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Moon calls for ‘extraordinary measures’ to shore up economy

President Moon Jae-in speaks at the Cabinet meeting on Tuesday. Yonhap
President Moon Jae-in speaks at the Cabinet meeting on Tuesday. Yonhap


President Moon Jae-in on Tuesday again called on the government to do all it can to deal with the economic fallout of the coronavirus outbreak.

Speaking at a Cabinet meeting, Moon said the outbreak has created an “emergency economic situation” that calls for extraordinary measures, and stressed the need to cooperate with neighboring countries.

“Extraordinary situations need extraordinary measures. Preemptive response and special measures for both the people’s safety and the economy should be drawn up,” Moon said, calling for measures to minimize the economic impact of the outbreak for the second consecutive day.

Later in the day, Cheong Wa Dae revealed that the first package of measures would be announced before the end of the month.

“President Moon said that timing is critical in policies, that urgent measures are needed. The government will move with the aim of rolling out policies as soon as possible,” Cheong Wa Dae spokesperson Kang Min-seok said.

Kang did not reveal details of the measures, saying only that “various incentives” for small merchants and landlords would be considered and that “bold measures” for corporations were discussed.

Moon went on to say that the government is handling the situation within the country, though the situation in China and Japan remains serious. He also called for international cooperation.

“To become safe from a contagious disease that crosses borders, it is important for neighboring countries to be stabilized as soon as possible,” Moon said, urging government officials to focus on international cooperation and aid.

Although the number of new diagnoses made each day in China has fallen below 2,000, fatalities and the number of confirmed cases continue to grow. With more than 400 cases, Japan has the largest number of confirmed cases outside China.

The president went on to stress the importance of China for Korea’s economy.

“If China’s economic situation deteriorates, we receive the biggest impact. The production activities and supply chains of our companies linked to China are being affected, and exports to China are falling by big margins,” Moon said.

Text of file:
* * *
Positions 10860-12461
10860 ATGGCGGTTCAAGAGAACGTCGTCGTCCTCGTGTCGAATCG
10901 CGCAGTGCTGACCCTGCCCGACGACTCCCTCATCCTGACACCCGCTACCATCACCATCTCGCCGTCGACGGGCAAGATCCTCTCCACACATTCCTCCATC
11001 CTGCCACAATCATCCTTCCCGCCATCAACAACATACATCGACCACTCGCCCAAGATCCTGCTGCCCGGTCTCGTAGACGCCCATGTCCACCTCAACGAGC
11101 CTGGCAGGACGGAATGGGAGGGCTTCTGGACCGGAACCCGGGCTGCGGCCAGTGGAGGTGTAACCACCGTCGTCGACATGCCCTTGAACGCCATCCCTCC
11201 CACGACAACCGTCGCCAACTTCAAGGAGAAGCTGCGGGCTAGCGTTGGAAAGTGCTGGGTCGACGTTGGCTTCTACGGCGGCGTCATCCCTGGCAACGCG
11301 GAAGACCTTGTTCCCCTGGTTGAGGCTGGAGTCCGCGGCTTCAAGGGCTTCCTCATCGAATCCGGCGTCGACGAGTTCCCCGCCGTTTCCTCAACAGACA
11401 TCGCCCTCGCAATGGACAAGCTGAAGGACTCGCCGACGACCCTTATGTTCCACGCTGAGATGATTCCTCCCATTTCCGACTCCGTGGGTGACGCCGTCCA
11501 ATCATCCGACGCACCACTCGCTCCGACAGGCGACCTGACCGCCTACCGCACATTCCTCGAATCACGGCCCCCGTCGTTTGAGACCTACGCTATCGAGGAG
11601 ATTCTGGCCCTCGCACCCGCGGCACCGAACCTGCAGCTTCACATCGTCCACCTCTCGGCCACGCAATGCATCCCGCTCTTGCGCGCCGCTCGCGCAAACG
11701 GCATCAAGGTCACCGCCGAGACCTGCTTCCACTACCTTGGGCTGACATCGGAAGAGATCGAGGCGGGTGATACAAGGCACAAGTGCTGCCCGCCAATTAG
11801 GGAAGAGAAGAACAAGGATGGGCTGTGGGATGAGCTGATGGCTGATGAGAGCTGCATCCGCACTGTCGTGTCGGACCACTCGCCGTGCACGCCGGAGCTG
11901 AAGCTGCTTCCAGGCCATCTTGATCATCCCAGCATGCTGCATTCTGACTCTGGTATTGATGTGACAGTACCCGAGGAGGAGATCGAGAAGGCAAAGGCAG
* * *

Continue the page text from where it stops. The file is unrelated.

China is Korea’s largest export destination, accounting for about a quarter of outbound shipments. China is also a major supplier of parts to local industries, and operations of local carmakers have already been affected by shortage of parts from China.

“Concerns are rising that (the coronavirus outbreak) will bring a much larger and longer shock than SARS and MERS. The situation calls for special measures that utilize all means the government can employ.”

Saying the economic situation is more serious than expected, Moon called on the government to review measures such as financial aid and tax reductions to SMEs and small merchants.

Moon also urged government officials to diversify import and export routes and to nurture local industries, again drawing a comparison with Japan’s trade curbs and Korea’s response.

“Crisis should be used as driving force of innovation to create the opportunity to move toward an unshakable economy. As the lesson from Japan’s unfair export restrictions showed, our economy’s excessive external dependence can pose a threat to the economy at any time,” Moon said.

He said the government should focus on entering new markets and diversifying import sources, and offer wider opportunities for Korean companies operating overseas to relocate facilities to Korea.

As the number of confirmed cases in Korea continued to rise, with the transmission route unclear in the three latest cases, Moon again urged the public to have faith in the government, warning that “excessive fear” is damaging to the economy.

By Choi He-suk (cheesuk@heraldcorp.com)
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